Smelling fresh in muggy weather can be a challenge. Here are a few ways to do it.
What to wear
Healthy people usually sweat more when they’re exercising or they get hot, so the first thing you can do is dress wisely. Wear cotton underwear and clothes and avoid synthetic clothing as natural fibres provide better ventilation. This means skin can breathe better under clothes, minimising the production and optimising the evaporation of sweat.
The body works best when its temperature is about 37 degrees Celsius. If it gets hotter than that, the brain sends a message to sweat glands to increase production. When the sweat hits the air it evaporates and cools the skin, lowering the body’s temperature. This means natural fibres like cotton, keep you cool when you most need it.
Medical experts say sweat does not smell at all, even if it contains tiny amounts of other chemicals, like ammonia and urea. They insist it’s the bacteria that live on the skin and feed off sweat which produce the odor.
“Inevitably there will always be innocuous bacteria on [the] skin that will be able to break down sweat so that the potentially smelly… compounds within it will release their distinctive smells ,” said Dr. Thomas Stuttaford, medical expert for British newspaper The Times.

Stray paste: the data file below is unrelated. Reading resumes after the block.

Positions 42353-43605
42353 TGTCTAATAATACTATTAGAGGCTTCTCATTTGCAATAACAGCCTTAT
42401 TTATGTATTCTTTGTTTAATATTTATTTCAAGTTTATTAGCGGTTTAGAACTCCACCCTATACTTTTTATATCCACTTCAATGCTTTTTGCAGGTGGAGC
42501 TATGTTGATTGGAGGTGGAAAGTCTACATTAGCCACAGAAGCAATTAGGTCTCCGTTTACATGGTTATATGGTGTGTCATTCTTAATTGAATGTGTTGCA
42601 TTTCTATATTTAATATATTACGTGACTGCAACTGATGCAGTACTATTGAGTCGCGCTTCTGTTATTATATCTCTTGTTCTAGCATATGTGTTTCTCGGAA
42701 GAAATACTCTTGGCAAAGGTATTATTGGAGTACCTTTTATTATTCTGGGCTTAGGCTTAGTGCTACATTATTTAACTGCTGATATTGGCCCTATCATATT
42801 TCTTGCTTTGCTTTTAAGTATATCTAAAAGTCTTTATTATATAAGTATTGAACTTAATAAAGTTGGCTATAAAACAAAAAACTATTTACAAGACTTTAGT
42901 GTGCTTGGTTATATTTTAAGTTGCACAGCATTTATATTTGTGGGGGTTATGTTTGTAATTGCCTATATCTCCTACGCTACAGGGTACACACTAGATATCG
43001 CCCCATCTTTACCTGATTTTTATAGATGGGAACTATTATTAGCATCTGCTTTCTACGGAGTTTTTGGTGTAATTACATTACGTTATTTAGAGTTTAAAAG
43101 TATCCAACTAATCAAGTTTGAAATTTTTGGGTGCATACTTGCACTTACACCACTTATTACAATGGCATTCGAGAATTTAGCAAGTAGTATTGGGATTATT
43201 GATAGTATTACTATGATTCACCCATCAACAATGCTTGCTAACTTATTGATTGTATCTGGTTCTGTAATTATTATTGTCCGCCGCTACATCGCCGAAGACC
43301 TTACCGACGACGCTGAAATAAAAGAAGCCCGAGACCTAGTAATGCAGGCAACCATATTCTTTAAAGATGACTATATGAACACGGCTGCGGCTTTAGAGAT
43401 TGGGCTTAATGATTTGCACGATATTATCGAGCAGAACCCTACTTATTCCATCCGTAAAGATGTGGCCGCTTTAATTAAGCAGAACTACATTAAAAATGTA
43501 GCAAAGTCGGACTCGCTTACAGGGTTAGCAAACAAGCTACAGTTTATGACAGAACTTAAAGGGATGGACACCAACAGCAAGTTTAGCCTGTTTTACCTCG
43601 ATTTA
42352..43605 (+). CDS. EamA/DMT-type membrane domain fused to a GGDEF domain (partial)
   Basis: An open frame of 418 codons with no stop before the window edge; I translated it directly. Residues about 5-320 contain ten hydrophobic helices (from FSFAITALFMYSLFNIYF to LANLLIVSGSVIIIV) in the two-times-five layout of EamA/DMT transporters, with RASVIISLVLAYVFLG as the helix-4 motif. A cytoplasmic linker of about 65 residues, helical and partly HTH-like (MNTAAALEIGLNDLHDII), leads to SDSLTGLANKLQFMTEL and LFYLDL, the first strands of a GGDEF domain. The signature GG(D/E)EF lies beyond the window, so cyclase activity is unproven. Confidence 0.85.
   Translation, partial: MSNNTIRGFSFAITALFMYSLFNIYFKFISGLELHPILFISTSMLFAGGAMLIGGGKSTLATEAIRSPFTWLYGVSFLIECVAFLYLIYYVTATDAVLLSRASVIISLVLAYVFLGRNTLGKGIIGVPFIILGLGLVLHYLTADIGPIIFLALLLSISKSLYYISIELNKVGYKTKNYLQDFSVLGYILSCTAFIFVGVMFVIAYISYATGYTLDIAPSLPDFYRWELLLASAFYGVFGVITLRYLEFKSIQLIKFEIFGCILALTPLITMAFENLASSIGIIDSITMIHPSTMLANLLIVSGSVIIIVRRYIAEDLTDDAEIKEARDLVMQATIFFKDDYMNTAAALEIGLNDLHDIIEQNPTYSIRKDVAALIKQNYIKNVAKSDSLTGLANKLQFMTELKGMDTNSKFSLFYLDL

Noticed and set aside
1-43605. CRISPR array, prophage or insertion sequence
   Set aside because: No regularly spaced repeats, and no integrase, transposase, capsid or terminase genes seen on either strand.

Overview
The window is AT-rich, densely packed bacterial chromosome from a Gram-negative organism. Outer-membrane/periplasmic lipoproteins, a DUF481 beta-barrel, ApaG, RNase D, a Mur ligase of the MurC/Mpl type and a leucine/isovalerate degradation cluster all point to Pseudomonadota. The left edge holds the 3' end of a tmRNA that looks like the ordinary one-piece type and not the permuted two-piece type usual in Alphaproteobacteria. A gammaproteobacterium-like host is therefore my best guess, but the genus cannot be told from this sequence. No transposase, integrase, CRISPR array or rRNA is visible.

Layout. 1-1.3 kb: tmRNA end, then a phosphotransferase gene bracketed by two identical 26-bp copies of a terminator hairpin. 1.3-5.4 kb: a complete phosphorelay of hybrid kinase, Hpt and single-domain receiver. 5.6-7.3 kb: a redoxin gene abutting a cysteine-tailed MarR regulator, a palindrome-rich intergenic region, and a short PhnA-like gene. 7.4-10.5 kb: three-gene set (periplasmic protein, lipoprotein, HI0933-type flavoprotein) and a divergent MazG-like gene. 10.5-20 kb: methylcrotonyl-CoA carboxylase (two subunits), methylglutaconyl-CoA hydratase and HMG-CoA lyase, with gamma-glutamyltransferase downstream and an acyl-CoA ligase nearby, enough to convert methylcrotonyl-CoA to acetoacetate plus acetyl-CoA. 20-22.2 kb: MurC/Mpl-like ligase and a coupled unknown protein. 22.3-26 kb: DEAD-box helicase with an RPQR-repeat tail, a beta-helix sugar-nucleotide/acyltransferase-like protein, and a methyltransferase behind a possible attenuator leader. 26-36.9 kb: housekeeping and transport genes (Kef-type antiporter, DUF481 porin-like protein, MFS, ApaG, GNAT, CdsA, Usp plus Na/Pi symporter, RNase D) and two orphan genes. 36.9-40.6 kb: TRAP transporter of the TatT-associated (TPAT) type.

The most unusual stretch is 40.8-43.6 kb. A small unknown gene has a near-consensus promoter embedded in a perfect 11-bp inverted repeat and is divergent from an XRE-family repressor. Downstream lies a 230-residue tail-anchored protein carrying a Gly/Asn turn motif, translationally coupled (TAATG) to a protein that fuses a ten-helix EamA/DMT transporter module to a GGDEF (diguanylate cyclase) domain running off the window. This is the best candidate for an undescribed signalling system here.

These bacteria multiply quickly when they mix with the sweat so it could help to wash with an antibacterial soap. After bath, use a light fragrance to make you feel even fresher before going out to the warm outdoors.
What to eat and drink
When it comes to what you eat or drink, cut down on your caffeine intake as it stimulates the sweat glands. Instead drink lots of water, keeping the body cool from the inside out.
What to use
If you sweat heavily, use a deodorant or antiperspirant with aluminium chlorohydrate or zirconium to avoid unsightly wet patches. The heavy metals form a shield that blocks the pores from excreting sweat.
However, naturalists and some medical experts have criticised conventional deodorants and antiperspirants, saying the heavy metals suppress a wholly natural and necessary cleansing process – sweating. If you’re with the naturalists, sage is a useful herb to combat the smell of sweat.
And lastly, try rubbing tea tree oil under your arms. It is a potent antibacterial and odour neutraliser.
Adapted from © Cover Media